How Brands Can Help Millennials And Gen Zs Combat Burnout

Burnout is now a global pandemic, according to the World Economic Forum, and there’s evidence that younger people are the worst afflicted. Eighty-four percent of Millennial respondents in a Deloitte survey said they had experienced burnout at work, and almost half of Millennials said they left a job due to burnout, compared to 42% of the overall pool.

Unfortunately, burnout isn’t limited to stressful working conditions. In a recent comprehensive study, Cassandra found that 61% of U.S. youth agreed that it’s difficult to have downtime today, and mental burnout is especially pronounced among Gen Zs (born between 1997 and 2017). The rates are troublingly high, especially when you consider that Zs are only now entering the workforce and taking on adult responsibilities in large numbers, which will inevitably increase their stress levels.

Marketers trying to reach Millennials and Gen Zs are facing a conundrum, given that many of their usual tactics are exacerbating feelings of over-stimulation that lead to burnout. (The endless flood of content on social media, is one of the worst culprits.) Per Cassandra’s research, 31% of U.S. youth feel overwhelmed by the number of ads and commercials they see on a daily basis, 30% feel overwhelmed by the proliferation of brands and products to choose from and 59% said they prefer entertainment that’s mindless or just for fun.

In everything from product development to core messaging to campaign ideas, brands should strive to position themselves as an antidote to burnout, especially when their target audiences skew younger.  

Out of the visceral desire to disengage and recharge from overstimulation, a subgenre of “contentless” content has become increasingly popular among youth. It’s notable for being devoid of narrative or plot and built purely for visual consumption. The most common example is ASMR, the YouTube phenomenon where creators aim to deliver a sensory experience using techniques like whispering, making soft sounds like crackling or tapping, and playing ambient music over footage of dripping paint. Their followers are often watching ASMR to unwind—or sometimes because it gives them “tingles” in their brain.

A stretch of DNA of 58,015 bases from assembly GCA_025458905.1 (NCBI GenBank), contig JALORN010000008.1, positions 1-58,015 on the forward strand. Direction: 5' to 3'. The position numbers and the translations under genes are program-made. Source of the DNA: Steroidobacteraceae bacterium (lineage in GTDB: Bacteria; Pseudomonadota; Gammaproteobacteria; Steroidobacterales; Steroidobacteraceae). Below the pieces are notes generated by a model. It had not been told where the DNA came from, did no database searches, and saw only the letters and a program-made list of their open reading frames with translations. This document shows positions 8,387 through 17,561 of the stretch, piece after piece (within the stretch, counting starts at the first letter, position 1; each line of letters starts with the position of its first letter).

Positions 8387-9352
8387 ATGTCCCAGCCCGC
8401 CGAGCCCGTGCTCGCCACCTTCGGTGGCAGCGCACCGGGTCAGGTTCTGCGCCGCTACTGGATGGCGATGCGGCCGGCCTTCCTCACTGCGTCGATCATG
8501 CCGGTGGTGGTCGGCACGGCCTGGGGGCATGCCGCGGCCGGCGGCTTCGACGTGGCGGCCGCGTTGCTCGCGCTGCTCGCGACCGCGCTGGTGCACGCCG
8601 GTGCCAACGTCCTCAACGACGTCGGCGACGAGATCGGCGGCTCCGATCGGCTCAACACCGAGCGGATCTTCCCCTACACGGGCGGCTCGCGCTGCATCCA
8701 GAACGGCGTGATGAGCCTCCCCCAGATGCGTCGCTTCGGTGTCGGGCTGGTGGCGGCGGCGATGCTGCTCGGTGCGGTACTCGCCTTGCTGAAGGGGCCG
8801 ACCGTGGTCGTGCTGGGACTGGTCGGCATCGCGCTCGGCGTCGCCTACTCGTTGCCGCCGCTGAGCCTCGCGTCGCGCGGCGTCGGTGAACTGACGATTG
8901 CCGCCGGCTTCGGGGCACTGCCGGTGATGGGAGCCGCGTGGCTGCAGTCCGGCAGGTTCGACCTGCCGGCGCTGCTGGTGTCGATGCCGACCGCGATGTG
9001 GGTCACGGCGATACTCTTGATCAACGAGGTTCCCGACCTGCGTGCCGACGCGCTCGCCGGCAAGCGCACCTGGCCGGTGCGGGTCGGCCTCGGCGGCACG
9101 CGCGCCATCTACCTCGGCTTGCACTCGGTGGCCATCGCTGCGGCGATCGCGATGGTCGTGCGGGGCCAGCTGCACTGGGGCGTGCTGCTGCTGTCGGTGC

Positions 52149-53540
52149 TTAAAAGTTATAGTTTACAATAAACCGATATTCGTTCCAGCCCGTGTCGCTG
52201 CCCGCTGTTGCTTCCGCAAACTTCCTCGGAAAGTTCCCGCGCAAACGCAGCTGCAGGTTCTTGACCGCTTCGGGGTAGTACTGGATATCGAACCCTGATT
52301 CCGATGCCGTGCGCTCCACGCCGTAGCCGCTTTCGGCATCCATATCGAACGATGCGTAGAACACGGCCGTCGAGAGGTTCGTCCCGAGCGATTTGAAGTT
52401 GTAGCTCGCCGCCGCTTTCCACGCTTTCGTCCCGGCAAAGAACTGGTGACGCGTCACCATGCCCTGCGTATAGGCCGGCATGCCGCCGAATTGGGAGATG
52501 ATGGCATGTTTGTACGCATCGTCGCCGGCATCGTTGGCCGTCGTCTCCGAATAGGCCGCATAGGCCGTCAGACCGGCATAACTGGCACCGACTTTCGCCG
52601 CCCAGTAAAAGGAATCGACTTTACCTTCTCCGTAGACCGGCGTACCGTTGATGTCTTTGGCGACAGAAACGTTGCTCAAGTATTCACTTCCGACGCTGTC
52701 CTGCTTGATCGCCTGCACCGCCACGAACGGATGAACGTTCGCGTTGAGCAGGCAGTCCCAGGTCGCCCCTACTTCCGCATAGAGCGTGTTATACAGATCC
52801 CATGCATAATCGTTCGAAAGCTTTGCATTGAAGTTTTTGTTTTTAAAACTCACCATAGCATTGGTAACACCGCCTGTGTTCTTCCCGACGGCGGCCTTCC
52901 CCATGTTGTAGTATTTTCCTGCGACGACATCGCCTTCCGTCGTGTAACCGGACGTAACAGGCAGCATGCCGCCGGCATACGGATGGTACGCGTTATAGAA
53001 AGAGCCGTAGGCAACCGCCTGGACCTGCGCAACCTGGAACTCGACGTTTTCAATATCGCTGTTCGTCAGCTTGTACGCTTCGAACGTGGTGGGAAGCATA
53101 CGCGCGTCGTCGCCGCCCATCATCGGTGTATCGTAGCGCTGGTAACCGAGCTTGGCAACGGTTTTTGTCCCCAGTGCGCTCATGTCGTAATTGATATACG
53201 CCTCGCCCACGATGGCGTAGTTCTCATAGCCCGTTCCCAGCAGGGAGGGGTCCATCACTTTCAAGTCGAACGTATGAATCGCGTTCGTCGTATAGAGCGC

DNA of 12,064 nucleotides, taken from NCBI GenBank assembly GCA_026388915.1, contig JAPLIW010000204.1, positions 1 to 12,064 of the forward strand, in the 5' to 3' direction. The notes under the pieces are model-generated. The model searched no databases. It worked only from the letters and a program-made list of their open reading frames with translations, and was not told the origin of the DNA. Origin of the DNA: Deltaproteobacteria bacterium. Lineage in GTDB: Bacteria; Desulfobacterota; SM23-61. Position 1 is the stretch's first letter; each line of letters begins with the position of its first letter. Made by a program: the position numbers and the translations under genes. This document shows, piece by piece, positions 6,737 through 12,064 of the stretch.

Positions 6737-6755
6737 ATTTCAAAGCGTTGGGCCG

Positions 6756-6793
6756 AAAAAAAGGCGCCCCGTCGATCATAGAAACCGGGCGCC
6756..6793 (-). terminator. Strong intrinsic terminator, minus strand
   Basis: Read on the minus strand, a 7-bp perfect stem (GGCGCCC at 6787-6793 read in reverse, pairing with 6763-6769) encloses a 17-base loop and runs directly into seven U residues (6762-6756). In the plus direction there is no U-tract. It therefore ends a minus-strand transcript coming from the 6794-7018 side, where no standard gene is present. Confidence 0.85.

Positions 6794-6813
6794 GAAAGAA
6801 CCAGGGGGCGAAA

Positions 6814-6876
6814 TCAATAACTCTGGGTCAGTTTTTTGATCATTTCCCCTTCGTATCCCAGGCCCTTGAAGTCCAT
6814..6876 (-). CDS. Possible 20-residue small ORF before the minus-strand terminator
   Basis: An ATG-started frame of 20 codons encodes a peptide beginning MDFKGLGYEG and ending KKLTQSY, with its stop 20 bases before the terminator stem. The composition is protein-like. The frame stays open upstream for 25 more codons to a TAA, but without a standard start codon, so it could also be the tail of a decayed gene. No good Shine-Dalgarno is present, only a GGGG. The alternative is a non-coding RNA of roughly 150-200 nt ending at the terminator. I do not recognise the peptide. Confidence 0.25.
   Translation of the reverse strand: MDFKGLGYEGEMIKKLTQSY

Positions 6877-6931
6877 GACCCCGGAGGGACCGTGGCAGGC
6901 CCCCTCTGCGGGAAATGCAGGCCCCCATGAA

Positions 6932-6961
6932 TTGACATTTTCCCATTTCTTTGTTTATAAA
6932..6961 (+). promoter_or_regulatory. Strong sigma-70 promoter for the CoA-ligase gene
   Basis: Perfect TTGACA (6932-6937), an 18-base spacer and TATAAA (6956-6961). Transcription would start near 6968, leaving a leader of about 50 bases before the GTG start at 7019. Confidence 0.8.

Fifty-five percent of respondents in Cassandra’s research said they like advertising that features ASMR. For example, the direct-to-consumer vitamin company Ritual created an ASMR video for its social platforms to highlight essential nutrients most women are lacking. McDonald’s also recently leaned into the trend of oddly satisfying videos with an impressionistic ad by TBWA\Paris that explores the making of Egg McMuffins.

Given 61% of U.S. youth don’t think they’ve earned a break even when they’re achieved something impressive, youth-focused brands should shift their messages from celebrating achievement to promoting relaxation, which Coors Light did recently in its “Made to Chill” campaign.

Burnout is finally entering the mainstream dialogue and being taken seriously as a mental health problem, which is an important development for people of all generations but especially Millennials and Gen Zs. By providing an outlet for young people who need to recharge their overstimulated minds, brands will ensure they have a place in the ongoing conversation about burnout and any cultural shift that arises from it.





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